Aimlessly scrolling through TikTok for 2 hours passes by without us even realizing. On the contrary, watching a 2-hour movie on a weeknight seems like such a huge commitment. We could have done so many other things in those 2 hours rather than sit down on our couch and watch it.
Why is that? It involves the same activity: sitting down looking at a screen.
If you are like me (and every other Gen Z or Millenial) with your screen time averaging 4-6 hours everyday, you don’t even know where all this time went. Shockingly enough, people in their teens spend an even longer time on their phone, even 9 hours a day. Watching 4-5 movies in a day seems crazy on the other hand, which is the same in terms of time spent.
DISTORTION OF OUR SENSE OF TIME
Fast content is defined as content that catches our attention within the first 3 seconds of viewing it. Even in milliseconds, our brains can understand if we will enjoy the fast content or if we should just scroll up and skip it. As catchy as the 20th Century Fox’s intro is, the format of Tiktok is just more powerful.
Looking at content consumption from an economic point of view, a short 15-second video could be regarded as consumption of one unit. Consumption is all about utility so it could look as if we are gaining more utility – at least in the short term – from ‘more consumption’. Compared to the only one movie that we can consume in 2 hours, the hundreds of short videos based on an algorithm that only becomes more and more personalized the more time we spend using the app poses potential for much higher utility.
FLUIDITY OF TIME
The accessibility and presentation of such incredibly short content, packed with information (regardless whether it’s useless or insightful) can disturb our internal clock. Due to the nature of content – fast and short – we tend to feel that only an insignificant amount of time is taken up by undertaking this type of consumption. Thus, we end up finding ourselves in a content spiral we seem to face difficulty escaping.
The friction of stopping becomes greater than the friction of continuing. People will always choose the path of least resistance. Even physically, skipping a Tiktok takes less effort and a smaller movement than exiting the app and getting off our phones.
Especially compared to movies, getting all the snacks and the popcorn ready as well as spending a ridiculously long amount of time deciding what movie to watch has a lot more friction involved than opening an app and immediately being presented with personalized content that suits perfectly our tastes and preferences.
CONNECTIVITY TO THE REAL WORLD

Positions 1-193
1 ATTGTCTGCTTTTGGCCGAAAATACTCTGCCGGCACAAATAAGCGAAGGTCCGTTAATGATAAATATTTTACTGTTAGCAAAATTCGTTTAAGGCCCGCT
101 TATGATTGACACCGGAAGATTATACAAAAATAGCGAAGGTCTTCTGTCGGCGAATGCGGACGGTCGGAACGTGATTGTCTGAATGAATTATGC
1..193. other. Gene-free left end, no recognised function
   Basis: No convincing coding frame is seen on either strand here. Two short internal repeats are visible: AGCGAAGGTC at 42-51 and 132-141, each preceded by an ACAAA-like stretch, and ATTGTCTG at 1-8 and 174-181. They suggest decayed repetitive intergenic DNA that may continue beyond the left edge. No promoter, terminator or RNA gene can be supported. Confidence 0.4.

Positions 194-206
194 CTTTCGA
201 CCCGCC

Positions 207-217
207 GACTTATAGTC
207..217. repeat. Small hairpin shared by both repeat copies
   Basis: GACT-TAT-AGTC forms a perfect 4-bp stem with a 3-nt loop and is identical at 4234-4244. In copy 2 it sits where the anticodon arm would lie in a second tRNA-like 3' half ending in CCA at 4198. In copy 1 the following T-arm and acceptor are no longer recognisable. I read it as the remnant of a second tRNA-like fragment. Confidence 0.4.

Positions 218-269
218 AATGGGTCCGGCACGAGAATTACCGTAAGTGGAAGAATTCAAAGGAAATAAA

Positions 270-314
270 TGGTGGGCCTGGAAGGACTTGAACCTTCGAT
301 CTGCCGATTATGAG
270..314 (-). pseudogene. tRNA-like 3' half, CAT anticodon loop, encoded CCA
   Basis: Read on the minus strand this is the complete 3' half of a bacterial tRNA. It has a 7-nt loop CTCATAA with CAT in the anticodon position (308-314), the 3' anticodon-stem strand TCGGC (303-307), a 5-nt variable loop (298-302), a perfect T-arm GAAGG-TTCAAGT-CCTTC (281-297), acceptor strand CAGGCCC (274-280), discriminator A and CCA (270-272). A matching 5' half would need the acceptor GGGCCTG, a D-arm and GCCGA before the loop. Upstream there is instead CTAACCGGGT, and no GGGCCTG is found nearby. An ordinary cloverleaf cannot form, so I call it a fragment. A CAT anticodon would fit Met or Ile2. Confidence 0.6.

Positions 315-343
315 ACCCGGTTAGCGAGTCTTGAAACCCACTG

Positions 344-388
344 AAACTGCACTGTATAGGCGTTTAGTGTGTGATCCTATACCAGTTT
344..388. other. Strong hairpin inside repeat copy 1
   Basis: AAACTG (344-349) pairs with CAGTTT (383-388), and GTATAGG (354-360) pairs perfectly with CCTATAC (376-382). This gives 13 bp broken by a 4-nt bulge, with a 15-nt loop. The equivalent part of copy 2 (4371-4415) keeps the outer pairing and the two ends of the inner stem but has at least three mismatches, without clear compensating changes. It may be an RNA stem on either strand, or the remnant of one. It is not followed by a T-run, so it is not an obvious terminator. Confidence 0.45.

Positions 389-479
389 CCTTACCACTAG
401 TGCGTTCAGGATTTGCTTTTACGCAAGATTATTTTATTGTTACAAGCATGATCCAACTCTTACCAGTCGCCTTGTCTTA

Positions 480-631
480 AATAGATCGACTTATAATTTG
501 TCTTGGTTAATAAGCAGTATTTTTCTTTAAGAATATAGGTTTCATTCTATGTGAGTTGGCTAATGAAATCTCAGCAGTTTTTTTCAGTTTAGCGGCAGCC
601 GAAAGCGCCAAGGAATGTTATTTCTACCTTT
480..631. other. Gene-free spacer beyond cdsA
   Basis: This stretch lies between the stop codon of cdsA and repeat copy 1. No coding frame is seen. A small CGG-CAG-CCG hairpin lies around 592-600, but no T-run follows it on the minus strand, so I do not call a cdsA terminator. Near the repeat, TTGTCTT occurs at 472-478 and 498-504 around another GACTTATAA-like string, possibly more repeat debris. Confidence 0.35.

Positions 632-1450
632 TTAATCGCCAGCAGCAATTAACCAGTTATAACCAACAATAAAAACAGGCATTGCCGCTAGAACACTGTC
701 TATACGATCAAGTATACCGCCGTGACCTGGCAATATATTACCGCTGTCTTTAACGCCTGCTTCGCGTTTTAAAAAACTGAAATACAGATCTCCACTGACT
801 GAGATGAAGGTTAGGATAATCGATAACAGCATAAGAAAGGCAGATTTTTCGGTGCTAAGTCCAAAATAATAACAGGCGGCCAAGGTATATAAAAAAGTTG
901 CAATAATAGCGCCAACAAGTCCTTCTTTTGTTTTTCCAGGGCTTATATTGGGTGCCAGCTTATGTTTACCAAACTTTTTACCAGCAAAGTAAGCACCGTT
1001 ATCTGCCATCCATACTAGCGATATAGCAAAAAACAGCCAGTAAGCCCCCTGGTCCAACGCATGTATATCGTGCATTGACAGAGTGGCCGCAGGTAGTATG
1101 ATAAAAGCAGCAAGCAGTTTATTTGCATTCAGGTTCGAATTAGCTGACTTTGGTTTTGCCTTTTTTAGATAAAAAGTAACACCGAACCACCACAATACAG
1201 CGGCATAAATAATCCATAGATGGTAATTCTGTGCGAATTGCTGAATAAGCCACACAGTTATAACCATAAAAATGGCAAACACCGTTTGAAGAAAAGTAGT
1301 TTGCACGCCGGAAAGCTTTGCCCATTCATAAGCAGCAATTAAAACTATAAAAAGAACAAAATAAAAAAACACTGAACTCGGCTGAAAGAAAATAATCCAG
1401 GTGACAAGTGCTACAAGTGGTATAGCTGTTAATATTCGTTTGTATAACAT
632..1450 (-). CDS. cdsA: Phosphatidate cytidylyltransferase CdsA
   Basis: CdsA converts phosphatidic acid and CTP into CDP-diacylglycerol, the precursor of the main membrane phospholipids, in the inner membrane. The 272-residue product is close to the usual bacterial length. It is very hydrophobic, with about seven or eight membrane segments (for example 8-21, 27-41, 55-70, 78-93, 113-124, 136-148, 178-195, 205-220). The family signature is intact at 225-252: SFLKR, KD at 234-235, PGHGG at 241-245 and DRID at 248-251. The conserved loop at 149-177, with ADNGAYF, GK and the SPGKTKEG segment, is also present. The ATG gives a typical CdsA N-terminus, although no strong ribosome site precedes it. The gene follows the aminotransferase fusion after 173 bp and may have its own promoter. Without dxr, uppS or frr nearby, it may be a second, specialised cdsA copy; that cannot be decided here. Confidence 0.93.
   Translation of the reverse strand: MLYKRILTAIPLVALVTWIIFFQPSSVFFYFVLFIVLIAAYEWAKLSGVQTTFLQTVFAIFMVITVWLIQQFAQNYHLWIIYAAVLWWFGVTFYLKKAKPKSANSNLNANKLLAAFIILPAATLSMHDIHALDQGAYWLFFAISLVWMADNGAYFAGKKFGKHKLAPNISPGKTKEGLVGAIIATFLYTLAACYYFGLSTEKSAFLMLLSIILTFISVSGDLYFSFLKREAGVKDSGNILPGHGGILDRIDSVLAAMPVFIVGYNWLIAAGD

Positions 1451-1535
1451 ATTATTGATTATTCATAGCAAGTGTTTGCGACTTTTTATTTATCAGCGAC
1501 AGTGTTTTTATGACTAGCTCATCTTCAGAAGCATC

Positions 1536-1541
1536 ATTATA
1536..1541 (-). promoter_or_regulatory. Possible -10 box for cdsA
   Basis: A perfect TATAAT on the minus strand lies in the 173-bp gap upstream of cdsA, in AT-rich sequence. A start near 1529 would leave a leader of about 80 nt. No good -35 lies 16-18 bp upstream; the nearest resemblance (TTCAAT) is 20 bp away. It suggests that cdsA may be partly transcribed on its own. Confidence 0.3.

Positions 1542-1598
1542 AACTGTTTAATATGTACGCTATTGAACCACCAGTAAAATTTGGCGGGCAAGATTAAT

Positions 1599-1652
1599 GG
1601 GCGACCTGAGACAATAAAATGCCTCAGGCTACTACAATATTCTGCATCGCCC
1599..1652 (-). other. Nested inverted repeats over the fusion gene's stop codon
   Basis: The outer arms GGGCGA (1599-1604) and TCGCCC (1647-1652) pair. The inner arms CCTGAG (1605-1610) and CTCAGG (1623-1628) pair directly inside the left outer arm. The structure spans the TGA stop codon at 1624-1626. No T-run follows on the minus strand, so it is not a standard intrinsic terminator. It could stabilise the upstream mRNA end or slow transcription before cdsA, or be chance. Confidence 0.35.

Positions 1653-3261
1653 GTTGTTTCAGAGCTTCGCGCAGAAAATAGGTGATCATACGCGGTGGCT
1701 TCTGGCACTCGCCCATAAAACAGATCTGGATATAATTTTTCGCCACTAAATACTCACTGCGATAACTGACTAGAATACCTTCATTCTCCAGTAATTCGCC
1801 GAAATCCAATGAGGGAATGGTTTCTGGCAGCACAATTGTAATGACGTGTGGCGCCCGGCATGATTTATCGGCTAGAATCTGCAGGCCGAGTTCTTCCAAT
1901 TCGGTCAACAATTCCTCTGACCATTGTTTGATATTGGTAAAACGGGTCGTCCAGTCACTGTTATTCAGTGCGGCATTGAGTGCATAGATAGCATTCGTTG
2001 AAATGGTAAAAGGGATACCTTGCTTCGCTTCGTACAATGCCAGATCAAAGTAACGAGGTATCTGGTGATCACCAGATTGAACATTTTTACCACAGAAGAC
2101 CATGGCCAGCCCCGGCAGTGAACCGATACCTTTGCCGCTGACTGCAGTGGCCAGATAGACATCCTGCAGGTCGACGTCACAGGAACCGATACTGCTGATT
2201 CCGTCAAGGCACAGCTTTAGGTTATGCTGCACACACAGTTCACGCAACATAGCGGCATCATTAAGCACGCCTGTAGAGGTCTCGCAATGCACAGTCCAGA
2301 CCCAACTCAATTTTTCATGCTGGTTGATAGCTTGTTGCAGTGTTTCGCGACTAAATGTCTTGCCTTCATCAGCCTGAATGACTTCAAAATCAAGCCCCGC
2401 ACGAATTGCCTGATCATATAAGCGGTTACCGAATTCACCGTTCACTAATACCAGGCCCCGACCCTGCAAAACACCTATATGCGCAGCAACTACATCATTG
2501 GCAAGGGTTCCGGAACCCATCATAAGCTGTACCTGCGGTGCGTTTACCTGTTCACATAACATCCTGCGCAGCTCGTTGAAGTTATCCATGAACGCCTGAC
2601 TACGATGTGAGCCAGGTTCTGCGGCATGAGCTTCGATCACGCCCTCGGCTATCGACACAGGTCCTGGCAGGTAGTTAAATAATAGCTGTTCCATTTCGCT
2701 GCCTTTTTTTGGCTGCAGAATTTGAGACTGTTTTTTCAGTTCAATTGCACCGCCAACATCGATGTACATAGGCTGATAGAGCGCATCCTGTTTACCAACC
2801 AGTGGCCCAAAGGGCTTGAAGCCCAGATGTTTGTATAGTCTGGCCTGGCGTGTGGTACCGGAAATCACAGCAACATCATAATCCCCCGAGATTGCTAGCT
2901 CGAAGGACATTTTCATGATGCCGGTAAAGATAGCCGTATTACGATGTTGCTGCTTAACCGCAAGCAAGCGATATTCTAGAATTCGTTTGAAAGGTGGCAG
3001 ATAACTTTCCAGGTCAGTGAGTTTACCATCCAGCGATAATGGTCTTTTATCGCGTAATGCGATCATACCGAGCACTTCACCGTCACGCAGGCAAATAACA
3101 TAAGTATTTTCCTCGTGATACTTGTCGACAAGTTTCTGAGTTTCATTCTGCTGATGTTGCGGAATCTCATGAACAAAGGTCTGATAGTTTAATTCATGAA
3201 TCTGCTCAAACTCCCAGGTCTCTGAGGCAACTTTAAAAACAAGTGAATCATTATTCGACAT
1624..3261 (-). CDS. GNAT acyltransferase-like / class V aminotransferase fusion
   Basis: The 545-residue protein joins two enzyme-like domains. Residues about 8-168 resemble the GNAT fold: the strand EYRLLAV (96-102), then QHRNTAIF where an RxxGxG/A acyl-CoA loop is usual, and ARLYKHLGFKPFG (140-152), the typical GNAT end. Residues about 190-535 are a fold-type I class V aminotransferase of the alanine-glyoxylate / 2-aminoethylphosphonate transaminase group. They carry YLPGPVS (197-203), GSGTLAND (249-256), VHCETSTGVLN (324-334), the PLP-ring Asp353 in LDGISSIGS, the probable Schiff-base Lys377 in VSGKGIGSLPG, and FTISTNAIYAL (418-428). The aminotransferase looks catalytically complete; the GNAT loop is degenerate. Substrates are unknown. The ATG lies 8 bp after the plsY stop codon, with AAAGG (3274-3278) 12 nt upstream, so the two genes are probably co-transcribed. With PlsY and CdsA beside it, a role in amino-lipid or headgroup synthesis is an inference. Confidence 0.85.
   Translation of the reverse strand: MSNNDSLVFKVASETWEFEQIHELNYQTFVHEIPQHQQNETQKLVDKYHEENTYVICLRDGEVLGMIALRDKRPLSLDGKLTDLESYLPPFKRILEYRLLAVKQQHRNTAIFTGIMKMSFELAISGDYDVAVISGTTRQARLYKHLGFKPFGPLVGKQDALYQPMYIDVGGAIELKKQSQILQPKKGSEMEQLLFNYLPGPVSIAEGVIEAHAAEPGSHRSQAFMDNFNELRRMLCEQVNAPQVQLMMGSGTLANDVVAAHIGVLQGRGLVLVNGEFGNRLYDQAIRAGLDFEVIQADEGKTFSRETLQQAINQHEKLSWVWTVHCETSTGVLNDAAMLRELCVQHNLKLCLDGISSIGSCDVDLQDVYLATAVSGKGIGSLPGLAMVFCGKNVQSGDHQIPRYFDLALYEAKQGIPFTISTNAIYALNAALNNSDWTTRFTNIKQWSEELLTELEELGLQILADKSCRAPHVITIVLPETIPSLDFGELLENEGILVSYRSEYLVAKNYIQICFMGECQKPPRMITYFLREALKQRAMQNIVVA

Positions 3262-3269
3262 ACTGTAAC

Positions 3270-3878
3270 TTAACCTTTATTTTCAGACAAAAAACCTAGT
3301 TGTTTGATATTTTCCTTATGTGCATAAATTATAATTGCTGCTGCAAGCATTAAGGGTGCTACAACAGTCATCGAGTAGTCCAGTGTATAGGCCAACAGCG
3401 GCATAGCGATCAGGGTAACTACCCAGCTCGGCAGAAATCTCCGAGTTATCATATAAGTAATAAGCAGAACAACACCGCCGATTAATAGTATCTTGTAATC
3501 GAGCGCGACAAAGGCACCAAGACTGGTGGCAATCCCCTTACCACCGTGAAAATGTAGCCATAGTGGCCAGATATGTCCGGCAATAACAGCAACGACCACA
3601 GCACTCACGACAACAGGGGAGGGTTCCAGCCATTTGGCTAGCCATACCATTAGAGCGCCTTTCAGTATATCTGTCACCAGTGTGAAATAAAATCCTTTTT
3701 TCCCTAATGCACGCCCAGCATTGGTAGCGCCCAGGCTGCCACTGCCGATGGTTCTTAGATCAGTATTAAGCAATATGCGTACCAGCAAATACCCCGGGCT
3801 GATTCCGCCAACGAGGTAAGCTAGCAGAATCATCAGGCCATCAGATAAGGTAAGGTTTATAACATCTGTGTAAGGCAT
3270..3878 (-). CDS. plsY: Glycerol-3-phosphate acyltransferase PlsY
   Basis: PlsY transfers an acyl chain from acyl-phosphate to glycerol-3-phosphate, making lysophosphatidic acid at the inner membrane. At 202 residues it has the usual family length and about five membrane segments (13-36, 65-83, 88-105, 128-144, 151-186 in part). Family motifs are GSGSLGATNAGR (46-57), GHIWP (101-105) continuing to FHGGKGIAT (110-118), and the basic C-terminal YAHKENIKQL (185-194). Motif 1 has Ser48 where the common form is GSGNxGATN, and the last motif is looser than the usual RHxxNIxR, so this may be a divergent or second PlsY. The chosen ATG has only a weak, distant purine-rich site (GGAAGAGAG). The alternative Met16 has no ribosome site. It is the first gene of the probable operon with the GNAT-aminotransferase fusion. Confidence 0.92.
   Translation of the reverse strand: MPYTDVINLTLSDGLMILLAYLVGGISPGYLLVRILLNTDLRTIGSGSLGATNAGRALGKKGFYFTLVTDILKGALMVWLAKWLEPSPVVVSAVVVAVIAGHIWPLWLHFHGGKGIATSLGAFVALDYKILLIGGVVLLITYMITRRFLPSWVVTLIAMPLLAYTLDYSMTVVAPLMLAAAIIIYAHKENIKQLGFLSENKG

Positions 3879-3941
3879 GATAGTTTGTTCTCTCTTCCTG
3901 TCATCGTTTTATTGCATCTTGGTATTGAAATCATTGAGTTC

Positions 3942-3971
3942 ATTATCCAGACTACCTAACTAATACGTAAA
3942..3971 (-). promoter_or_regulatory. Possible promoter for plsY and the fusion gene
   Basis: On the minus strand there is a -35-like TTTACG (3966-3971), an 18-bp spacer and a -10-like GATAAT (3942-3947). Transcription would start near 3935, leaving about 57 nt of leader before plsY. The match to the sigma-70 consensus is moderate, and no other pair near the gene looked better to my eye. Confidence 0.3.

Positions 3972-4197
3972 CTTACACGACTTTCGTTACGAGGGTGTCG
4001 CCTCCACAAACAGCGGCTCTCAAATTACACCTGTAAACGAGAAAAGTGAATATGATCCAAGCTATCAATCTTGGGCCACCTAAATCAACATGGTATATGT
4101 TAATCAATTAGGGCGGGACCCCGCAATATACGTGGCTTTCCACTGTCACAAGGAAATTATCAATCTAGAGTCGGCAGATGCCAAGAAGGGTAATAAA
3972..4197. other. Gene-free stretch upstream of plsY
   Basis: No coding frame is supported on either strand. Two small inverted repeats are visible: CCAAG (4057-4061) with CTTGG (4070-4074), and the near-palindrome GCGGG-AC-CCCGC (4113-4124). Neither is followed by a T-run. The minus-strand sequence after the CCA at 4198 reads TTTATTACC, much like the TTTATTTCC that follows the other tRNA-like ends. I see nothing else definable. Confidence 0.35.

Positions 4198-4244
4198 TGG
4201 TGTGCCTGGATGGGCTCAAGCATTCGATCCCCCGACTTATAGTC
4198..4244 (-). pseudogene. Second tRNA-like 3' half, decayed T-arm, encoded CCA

Social media has to do with real people we most likely have met in real life or have interacted with in one way or another. However, movies are fictional, creating an invisible barrier between us and it. Looking at stories or posts of people in their everyday life is something we can easily mimic, get inspired from, or relate to. The idea that social media is made up of real life, whilst movies are something staged, more unreachable, and imaginative could detach us from movies and further draw us back into the black hole of social media. This makes it even harder to escape and reflect on its harmful realities. Despite everyone acknowledging that social media is fake and only displays our best moments, as if our life is continuously perfect and picturesque, we still get trapped into thinking that it’s real because the people in it are not merely characters, but real human beings.
On top of this, social media allows simultaneous communication that can only be done online and not in real life. Online communication is practically limitless, while in real life we can only truly pay attention to a very limited amount of people only at a specified period of time. Online, we have the freedom of communicating with people at all times of the day.
This form of social multitasking can also be misinterpreted as increased productivity, again based mostly on quantitative elements rather than the quality of the interactions we have with other people.Face to face interactions where we can read body-language and tone surely help us understand each other better than edited videos and filters.
Social media can hinder our expectations of real life and our time-space perception, causing us to be trapped in a vicious cycle of looking at people doing productive things. We can find ourselves lazily lying down on our beds watching them, feeling guilty about the fact that we are not in their position, rather than getting up and actually living that life we envy. Unrealistic expectations of a productive day may be traced to the infinite opportunities presented to us online, perpetuating an inescapable continuous connectedness.